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Full text of "Pathogenic Bacteria"

362                 PA THOGENIC BACTERIA.

Sometimes the bacillus enters the body through a.
wound, cut, scratch, or fly-bite. This is especially the
case with men who come in contact with diseased cattle.
As has already been pointed out, a malignant pustule
is apt to follow, and may cause death. Men whose
occupations bring them in contact with skins and hair
from animals dead of anthrax are not only liable to
wound-infection, but are sometimes the subjects of a pul-
monary form of the disease—uwool-sorter's disease"—
caused by inspiration of the spores attached to the wool.

The disease as we see it in the laboratory is accom-
panied by few but marked lesions. The ordinary method,
of inoculation is to cut away a little of the hair from,
the abdomen of a guinea-pig or rabbit or the root of
a mouse's tail, make a little subcutaneous pocket with
a snip of a pair of sterile scissors, and introduce the
spores or bacilli from a pure culture upon a rather heavy
platinum wire, the end of which is flattened, pointed,,
and perforated. An animal inoculated in this way gen-
erally dies, according to the species, in from twenty-four
hours to three days. The symptoms are weakness, fever,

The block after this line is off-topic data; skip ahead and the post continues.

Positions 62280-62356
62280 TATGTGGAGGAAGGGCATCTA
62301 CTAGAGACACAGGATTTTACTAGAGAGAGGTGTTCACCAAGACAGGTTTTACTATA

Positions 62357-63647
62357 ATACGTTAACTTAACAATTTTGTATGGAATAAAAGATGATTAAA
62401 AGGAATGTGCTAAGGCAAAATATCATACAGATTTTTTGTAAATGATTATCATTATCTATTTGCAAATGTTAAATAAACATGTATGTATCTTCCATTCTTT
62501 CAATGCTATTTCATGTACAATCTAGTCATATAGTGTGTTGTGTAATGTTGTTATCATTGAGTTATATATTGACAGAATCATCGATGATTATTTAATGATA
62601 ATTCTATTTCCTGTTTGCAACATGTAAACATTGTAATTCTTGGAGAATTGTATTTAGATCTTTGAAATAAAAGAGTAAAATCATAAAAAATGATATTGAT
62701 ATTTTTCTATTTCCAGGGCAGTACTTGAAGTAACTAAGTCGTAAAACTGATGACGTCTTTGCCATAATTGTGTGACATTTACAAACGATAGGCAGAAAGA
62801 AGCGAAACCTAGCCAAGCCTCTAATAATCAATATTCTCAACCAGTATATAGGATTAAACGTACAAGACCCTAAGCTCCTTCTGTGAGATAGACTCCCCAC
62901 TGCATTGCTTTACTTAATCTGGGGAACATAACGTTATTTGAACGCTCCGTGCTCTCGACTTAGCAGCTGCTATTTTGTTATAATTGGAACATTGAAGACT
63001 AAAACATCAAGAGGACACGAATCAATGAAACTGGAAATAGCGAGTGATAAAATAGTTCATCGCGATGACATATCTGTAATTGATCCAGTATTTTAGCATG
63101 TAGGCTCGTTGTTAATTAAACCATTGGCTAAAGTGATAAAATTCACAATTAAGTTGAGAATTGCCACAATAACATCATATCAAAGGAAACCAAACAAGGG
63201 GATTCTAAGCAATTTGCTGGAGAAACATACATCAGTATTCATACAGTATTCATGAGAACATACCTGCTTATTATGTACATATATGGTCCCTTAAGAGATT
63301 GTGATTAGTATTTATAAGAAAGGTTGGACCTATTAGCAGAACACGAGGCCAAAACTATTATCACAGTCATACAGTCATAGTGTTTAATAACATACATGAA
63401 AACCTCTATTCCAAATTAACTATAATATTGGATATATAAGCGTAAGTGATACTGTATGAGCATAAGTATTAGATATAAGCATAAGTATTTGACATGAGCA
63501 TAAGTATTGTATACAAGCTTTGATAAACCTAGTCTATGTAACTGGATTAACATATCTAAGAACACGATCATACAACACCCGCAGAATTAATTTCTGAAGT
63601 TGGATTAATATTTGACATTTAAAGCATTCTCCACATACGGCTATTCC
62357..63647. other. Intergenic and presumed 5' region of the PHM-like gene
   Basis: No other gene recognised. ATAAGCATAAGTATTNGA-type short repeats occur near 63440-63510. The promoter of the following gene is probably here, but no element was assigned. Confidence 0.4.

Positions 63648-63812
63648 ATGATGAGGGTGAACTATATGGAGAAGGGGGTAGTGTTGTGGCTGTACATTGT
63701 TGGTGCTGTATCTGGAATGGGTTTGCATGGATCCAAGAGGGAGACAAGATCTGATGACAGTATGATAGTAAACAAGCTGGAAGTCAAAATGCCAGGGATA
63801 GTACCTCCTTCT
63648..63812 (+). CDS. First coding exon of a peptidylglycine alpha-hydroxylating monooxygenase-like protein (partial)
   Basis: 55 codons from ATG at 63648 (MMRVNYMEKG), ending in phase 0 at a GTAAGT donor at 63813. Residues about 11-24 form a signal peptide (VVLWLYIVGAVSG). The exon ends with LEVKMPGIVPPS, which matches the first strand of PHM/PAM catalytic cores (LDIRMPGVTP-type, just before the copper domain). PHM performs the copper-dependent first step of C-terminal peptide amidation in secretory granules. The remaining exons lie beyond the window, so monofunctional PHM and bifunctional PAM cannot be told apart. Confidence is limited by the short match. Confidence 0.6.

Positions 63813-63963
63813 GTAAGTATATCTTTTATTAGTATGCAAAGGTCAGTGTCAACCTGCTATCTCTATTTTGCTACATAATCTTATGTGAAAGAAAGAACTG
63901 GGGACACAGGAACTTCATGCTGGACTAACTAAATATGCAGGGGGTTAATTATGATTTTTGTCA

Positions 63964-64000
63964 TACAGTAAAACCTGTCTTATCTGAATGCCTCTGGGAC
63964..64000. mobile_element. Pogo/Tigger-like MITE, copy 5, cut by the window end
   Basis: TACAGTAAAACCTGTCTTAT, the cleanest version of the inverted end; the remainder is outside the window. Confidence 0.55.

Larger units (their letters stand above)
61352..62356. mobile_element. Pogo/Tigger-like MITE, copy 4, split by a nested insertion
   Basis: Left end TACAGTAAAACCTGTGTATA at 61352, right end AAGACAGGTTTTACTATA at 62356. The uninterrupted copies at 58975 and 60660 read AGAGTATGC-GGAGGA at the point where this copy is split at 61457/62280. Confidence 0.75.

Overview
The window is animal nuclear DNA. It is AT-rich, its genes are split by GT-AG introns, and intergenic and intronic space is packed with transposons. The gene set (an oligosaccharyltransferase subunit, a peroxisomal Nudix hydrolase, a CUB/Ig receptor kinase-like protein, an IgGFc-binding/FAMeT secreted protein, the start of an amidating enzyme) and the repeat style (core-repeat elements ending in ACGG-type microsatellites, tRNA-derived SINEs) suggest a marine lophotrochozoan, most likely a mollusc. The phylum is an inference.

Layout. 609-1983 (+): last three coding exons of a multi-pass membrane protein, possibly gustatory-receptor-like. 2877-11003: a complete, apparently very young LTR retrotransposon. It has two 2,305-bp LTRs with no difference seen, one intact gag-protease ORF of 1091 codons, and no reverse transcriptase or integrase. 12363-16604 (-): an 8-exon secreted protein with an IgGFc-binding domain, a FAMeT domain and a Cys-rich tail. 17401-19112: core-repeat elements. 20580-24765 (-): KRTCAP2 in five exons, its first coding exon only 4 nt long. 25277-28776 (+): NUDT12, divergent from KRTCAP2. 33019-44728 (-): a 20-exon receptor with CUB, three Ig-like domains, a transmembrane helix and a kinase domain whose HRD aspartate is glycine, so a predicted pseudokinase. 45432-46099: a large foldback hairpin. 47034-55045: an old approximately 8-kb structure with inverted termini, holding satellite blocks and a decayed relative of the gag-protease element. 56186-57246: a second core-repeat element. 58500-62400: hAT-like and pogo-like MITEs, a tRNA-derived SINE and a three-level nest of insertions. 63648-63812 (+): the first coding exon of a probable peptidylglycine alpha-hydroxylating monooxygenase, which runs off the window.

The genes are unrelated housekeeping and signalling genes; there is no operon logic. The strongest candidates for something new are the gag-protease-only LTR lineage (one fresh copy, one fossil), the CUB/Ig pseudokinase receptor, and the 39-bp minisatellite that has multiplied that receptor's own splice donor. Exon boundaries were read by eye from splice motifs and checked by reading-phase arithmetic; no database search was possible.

loss of appetite, and sometimes a bloody discharge from
nose and bowels. There is much subcutaneous edema.
At the autopsy very little change is observed at the seat
of inoculation. The subcutaneous tissue beneath it for
a considerable distance around is occupied by a peculiar
colorless gelatinous edema which contains the bacilli.
The abdominal cavity shows injection and congestion
of its viscera. The spleen is considerably enlarged, is
dark in color, and of mushy consistence. The liver is
somewhat enlarged. When the thorax is opened, the
lungs may be slightly congested, but otherwise no
changes are to be found.

When the various organs, which present no appreciable
changes to the naked eye, are subjected to a microscopic
examination, the appropriate staining methods bring out
a most remarkable and beautiful change. The capil-
lary system is almost universally occupied by bacilli,.